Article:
Erez Law is currently investigating former Wells Fargo Clearing Services, LLC broker Stephen Kelbick (CRD# 1429133) regarding discretionary trading in customer accounts. Kelbick was registered with Wells Fargo Clearing Services, LLC in Villanova, Pennsylvania from 2013 to 2017, when he was terminated regarding, “Discharged for entering certain trades without first speaking with clients about the specific transaction.” Previously, Kelbick was registered with Morgan Stanley in Blue Bell, Pennsylvania from 2009 to 2013.
In August 2019, Kelbick was suspended by FINRA for 15 days after he consented to the sanctions and to the entry of findings that he exercised discretionary trading authority and effected trades in the account of Wells Fargo Clearing Services, LLC’s customer without having obtained prior written authorization from the customer or approval from Wells Fargo Clearing Services, LLC to treat the account as discretionary.
Kelbick has been the subject of three customer complaints between 2000 and 2016, one of which was denied, according to his CRD report:
November 2016. “Client verbally alleged that the financial advisor did not invest in the agreed upon ETF portfolio. (3/30/2015).” The case was settled for $24,000.
June 2016. “Claimant alleges that FA engaged in excessive, unsuitable and unauthorized trading in January of 2015.” The case was settled for $6,000.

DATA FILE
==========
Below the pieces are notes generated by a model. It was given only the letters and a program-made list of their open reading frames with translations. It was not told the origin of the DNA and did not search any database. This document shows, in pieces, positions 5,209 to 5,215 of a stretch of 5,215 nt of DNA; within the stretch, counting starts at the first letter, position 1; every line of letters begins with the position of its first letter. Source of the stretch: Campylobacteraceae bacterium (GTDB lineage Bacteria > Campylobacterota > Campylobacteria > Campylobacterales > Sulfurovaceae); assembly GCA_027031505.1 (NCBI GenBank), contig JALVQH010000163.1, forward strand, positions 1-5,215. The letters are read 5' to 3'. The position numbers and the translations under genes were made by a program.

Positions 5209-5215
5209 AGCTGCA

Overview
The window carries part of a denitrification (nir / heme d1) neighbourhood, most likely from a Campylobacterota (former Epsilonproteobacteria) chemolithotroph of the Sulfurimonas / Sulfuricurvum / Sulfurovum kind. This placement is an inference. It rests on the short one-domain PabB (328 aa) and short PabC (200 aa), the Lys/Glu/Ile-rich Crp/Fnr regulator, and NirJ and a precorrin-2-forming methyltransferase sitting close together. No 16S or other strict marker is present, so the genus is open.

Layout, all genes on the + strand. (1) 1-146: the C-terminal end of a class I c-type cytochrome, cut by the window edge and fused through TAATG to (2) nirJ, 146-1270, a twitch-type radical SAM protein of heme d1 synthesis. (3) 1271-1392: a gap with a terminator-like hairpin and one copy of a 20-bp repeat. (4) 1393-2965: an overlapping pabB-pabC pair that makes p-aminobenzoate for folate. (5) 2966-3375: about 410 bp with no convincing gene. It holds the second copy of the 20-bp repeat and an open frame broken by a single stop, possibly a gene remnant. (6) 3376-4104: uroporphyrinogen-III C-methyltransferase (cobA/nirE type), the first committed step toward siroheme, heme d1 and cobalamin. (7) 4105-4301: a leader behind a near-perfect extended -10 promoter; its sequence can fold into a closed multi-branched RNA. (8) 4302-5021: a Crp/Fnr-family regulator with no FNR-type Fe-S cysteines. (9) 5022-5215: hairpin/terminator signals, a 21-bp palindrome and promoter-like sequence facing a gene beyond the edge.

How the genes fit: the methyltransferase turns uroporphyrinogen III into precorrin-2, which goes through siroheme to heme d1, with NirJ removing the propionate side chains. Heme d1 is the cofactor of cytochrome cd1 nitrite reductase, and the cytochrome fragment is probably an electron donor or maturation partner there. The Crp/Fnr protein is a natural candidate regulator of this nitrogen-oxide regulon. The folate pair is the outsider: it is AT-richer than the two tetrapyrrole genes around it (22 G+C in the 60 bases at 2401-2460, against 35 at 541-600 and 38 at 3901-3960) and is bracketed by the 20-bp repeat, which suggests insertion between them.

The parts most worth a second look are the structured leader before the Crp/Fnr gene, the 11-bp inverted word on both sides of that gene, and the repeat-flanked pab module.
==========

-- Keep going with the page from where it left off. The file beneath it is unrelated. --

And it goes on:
Pursuant to FINRA Rules, member firms are responsible for supervising a broker’s activities during the time the broker is registered with the firm. Therefore, Wells Fargo Clearing Services, LLC may be liable for investment or other losses suffered by Kelbick’s customers.
Erez Law represents investors in the United States for claims against brokers and brokerage firms for wrongdoing. If and have experienced investment losses, please call us at 888-840-1571 or complete our contact form for a free consultation. Erez Law is a nationally recognized law firm representing individuals, trusts, corporations and institutions in claims against brokerage firms, banks and insurance companies on a contingency fee basis.
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